The Alter Rebbe gave his full attention to the young scholars. During the three years 5540 to 5543 [1780-83], he made several short trips to the nearby regions, remaining in each place about a week or a little longer.

In those days, the number of Jews living in rural areas, and those who kept inns at the crossroads, began to increase. The Alter Rebbe then sent agents to all the rural settlements to supervise the studies of the youth. He sent tens of young scholars to the villages and settlements to serve as melamdim. He gave them a program to follow in their work, and allotted them a salary, which he instructed the local residents to pay.

[For example,] by letter, the Alter Rebbe's brother, Reb Yehudah Leib, conveyed the Alter Rebbe's instructions to the manager of an estate. This property included two villages, three streams, and seven inns. The manager was instructed that he must lease the properties only to Jews. He must not be satisfied with the fact that the settlement boasted a minyan, a shochet, and a melamed. He was obligated to contract with the tenants that each settlement have a scholar who would study with the youths. The settlers were required to provide the scholar with a place to live, and to supply all his needs. In return, G-d would bless the estate manager (and if he did not obey these instructions, he could expect the opposite).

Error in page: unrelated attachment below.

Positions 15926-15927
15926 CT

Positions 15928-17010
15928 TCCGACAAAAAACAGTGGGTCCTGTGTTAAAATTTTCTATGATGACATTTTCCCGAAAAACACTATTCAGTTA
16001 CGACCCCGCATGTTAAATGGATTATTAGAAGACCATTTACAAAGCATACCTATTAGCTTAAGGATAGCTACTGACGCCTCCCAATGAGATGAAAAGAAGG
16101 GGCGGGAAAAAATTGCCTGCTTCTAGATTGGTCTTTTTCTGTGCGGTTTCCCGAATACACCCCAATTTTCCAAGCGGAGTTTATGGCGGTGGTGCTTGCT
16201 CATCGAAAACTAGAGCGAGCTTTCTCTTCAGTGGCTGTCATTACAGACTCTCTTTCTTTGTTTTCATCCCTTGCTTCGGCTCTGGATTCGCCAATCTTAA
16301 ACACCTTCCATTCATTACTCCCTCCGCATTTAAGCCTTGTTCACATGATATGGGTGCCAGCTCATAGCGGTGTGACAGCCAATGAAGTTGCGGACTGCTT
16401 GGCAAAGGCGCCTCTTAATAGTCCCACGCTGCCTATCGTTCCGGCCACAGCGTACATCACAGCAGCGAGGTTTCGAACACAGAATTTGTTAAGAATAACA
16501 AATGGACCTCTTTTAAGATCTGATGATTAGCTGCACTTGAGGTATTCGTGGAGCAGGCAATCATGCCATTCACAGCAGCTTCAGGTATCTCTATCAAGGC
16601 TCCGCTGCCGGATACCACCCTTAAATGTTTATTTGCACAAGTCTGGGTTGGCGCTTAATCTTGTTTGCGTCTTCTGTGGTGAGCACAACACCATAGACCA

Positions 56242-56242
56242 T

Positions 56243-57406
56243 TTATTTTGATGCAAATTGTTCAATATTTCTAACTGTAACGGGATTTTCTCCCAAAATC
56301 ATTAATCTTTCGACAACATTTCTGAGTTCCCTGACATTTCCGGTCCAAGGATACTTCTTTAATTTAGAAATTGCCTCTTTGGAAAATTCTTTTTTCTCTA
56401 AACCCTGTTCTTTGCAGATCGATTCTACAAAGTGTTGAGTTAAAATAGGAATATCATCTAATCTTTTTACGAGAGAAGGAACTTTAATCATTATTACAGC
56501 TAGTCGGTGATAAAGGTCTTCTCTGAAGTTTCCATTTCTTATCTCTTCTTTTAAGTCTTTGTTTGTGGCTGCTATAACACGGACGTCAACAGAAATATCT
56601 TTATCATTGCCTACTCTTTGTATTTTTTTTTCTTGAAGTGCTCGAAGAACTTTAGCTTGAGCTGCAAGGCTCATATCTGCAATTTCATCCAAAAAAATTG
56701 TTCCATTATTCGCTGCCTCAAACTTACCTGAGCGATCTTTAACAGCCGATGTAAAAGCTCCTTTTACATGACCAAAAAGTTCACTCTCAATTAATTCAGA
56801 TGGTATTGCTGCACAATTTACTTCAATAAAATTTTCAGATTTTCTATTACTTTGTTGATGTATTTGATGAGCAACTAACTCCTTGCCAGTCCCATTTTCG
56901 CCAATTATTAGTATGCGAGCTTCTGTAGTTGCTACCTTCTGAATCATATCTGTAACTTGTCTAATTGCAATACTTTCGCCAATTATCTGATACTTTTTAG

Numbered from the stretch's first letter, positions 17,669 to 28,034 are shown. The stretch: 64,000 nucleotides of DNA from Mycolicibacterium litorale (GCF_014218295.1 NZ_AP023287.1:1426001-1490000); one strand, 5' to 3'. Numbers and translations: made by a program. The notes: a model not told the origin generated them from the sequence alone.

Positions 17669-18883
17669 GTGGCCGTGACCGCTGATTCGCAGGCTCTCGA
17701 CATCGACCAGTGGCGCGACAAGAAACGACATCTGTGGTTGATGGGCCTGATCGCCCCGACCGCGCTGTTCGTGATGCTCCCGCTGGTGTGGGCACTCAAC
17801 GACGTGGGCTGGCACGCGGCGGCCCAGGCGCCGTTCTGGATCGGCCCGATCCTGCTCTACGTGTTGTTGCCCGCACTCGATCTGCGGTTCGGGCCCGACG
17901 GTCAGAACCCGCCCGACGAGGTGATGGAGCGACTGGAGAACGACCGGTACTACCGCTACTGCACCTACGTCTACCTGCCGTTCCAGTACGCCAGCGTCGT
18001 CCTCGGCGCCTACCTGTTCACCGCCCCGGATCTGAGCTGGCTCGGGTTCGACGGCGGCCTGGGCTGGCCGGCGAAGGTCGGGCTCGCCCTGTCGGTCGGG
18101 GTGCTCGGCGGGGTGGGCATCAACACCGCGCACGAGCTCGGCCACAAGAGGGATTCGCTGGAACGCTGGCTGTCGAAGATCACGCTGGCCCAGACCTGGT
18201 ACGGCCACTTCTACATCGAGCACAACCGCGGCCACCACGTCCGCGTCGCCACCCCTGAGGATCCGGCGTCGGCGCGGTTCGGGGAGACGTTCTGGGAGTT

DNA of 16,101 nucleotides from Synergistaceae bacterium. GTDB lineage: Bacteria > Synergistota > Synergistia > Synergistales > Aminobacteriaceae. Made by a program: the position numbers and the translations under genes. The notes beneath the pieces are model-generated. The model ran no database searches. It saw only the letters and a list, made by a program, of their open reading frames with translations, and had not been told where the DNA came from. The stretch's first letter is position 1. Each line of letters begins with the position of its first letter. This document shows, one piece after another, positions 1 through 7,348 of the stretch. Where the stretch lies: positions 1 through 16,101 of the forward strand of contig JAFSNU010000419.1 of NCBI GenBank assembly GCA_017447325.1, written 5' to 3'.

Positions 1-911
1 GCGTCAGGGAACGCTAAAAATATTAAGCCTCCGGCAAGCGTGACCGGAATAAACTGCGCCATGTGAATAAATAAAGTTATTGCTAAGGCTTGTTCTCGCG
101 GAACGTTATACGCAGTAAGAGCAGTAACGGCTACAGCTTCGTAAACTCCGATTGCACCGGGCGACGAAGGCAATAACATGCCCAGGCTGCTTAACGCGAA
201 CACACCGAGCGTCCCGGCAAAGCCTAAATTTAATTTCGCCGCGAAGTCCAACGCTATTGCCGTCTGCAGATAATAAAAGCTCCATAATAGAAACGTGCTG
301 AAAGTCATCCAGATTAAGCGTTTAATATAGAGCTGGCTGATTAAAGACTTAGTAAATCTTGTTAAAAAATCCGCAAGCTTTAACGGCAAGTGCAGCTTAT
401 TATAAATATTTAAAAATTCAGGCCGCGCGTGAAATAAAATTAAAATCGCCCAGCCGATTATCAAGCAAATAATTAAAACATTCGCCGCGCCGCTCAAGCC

During these three years, the Alter Rebbe enjoyed success both at home and abroad. In Liozna, a large number of young scholars became "sitters," and followed the regular curriculum. The various centers were progressing at full speed with their work. There were rabbonim, shochtim, and melamdim living in many of the villages, rural settlements, and inns, each fulfilling his responsibility.